When I started my university degree six years ago, the thought of working for Microsoft as a software development engineer in test was nothing but a pipe dream. Thanks to a friend who referred me to Microsoft, I managed to land myself an internship at what was and is the most successful technology company in the world. Having worked my way up from intern to full-time employee post-graduation, I am now part of the team responsible for the back-end online service that supports Windows Defender, Microsoft’s anti-virus software. How could you follow suit?
Here are five smart ways to lay the foundation for your own career.
1. Get focused while you’re still in school.
So often people study a degree without understanding why they are taking certain courses or how the course will someday benefit them in the workplace. This is what’s great about an internship. With the Students Excellence Program, you get to study and work at the same time, giving you a true preview of what it is like to work in the tech industry. It really helps put your course work into perspective and ensure you are investing your efforts in the right place. For me, testing was always my passion but had I not worked as an intern at Microsoft, this would have been harder to realise and to further refine my skills.
2. Never stop wanting to learn and develop.
During my internship, I got a lot of on-the-job training, and everyone I worked with was helpful and encouraging. Microsoft also offers additional learning and development courses. And you have the opportunity to get a mentor or career coach, which is invaluable. I recently decided to undertake a MBA qualification, and my manager was so supportive. I am now working full time and studying in the evening, thanks to Microsoft’s flexible working environment.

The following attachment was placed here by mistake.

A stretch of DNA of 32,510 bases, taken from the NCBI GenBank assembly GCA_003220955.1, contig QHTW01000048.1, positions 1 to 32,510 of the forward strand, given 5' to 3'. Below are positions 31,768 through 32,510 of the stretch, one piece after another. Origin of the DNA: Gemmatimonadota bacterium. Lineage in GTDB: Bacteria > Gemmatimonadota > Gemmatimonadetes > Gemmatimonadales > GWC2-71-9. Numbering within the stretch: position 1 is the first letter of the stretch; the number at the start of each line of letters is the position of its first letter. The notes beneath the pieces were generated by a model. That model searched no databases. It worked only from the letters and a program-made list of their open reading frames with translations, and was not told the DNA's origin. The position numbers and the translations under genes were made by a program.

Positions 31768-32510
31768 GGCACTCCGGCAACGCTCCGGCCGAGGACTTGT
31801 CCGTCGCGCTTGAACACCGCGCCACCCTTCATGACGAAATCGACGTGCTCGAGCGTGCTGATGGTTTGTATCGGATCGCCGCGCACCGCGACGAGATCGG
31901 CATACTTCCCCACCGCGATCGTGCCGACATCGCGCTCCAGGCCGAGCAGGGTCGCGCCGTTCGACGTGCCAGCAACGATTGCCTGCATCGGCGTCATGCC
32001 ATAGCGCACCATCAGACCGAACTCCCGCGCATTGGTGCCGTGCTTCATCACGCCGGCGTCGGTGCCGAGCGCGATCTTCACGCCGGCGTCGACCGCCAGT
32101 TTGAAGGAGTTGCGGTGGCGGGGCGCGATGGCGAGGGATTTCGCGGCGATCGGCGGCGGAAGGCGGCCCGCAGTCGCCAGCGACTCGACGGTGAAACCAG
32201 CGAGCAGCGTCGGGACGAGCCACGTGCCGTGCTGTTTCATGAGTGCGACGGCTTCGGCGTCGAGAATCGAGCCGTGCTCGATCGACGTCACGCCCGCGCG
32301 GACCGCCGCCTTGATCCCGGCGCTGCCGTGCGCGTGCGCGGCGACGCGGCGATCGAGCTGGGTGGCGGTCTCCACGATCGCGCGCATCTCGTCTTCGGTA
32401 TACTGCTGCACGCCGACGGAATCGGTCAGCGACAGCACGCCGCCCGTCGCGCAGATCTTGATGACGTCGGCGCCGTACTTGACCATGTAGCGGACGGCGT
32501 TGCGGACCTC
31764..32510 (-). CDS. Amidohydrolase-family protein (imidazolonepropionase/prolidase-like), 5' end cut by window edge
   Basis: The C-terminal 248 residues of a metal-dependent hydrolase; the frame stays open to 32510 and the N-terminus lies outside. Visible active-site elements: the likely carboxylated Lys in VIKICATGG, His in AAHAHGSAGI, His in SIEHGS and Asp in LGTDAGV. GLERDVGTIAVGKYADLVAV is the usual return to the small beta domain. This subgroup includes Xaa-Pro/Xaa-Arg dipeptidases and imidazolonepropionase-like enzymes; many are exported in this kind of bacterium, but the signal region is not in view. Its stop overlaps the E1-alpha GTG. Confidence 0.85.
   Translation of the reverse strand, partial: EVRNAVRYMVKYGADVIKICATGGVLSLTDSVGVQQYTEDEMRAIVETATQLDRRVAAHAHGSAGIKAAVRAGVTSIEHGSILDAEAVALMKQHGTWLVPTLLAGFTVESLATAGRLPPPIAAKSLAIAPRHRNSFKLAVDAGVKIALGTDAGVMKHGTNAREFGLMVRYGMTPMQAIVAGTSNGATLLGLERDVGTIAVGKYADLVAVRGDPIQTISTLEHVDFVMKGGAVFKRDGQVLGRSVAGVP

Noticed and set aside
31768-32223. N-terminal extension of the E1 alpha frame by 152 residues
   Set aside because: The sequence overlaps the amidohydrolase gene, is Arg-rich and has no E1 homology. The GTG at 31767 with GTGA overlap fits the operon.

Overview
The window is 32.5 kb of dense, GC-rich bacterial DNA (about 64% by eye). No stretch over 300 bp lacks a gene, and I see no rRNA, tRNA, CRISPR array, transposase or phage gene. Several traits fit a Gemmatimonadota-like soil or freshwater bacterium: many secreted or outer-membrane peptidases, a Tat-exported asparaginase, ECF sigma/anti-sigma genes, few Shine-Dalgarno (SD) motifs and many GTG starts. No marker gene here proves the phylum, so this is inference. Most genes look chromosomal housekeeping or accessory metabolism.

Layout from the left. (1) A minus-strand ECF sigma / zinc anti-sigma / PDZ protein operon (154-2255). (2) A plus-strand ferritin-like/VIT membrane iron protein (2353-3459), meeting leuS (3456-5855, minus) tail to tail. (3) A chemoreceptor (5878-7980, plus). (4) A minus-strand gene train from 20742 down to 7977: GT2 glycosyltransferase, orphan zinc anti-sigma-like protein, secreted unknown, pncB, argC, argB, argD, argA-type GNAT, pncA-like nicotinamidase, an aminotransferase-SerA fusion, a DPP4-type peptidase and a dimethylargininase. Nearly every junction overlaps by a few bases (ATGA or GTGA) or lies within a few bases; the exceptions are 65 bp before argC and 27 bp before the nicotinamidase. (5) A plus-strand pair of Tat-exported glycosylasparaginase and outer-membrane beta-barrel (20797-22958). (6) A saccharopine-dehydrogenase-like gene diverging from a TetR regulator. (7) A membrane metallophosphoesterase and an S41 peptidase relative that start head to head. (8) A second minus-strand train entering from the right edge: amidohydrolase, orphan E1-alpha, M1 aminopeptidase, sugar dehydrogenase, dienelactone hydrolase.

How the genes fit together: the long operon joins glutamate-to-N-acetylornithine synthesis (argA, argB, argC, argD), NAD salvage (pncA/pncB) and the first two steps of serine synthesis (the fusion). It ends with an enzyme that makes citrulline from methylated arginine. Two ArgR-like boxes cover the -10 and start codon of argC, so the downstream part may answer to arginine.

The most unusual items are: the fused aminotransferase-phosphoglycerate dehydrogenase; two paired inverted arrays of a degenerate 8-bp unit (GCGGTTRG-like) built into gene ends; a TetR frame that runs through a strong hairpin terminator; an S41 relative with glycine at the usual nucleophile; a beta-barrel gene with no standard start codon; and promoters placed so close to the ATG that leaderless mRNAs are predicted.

3. Don’t let location hold you back.
I started my career as an intern in Israel’s Haifa office, but when I became a full-time employee, I decided to move to Herzliya. Again, after an open dialogue with my manager, I was able to move locations, as our teams are extremely collaborative. Although I have always been based in Israel, many of my colleagues have relocated to Israel from abroad and vice versa. At Microsoft, it’s all about doing what you love from anywhere in the world.
4. Let yourself consider testing. You might find the satisfaction surprising.
There seems to be a belief that if you work in test you don’t need to know how to programme. This is not the case at all, and is one of the things that makes Microsoft so different from other companies. If you want to work at Microsoft, you need to have top-notch technical skills, the ability to take ownership for the quality of the product you are testing, and continuously refine the processes used. You don’t always get this level of autonomy and ownership at other organisations.
5. Apply on campus or online.
I was lucky to be referred but had I not been, I may have missed out on this great opportunity. You can either apply online or attend a recruitment fair at your local university.
In addition to the Students Excellence Program, Microsoft Israel R & D Center also offers summer internships. Find out more about internships at Microsoft in Israel or join our Israel student network on Facebook.
If you liked this story, find more posts about women in tech at Microsoft.
See how Microsoft culture encourages career growth: Meet Noah, an Israeli native/U.S. resident who returned to Israel.
Which of Microsoft’s core tech roles is right for you? You want to understand the differences between these three:
- Software Development Engineer (SDE)
- Software Development Engineer in Test (SDET)
- Program Manager (PM)
Whether you’re a student, recent grad, or working professional, apply for jobs on our Global Careers Site.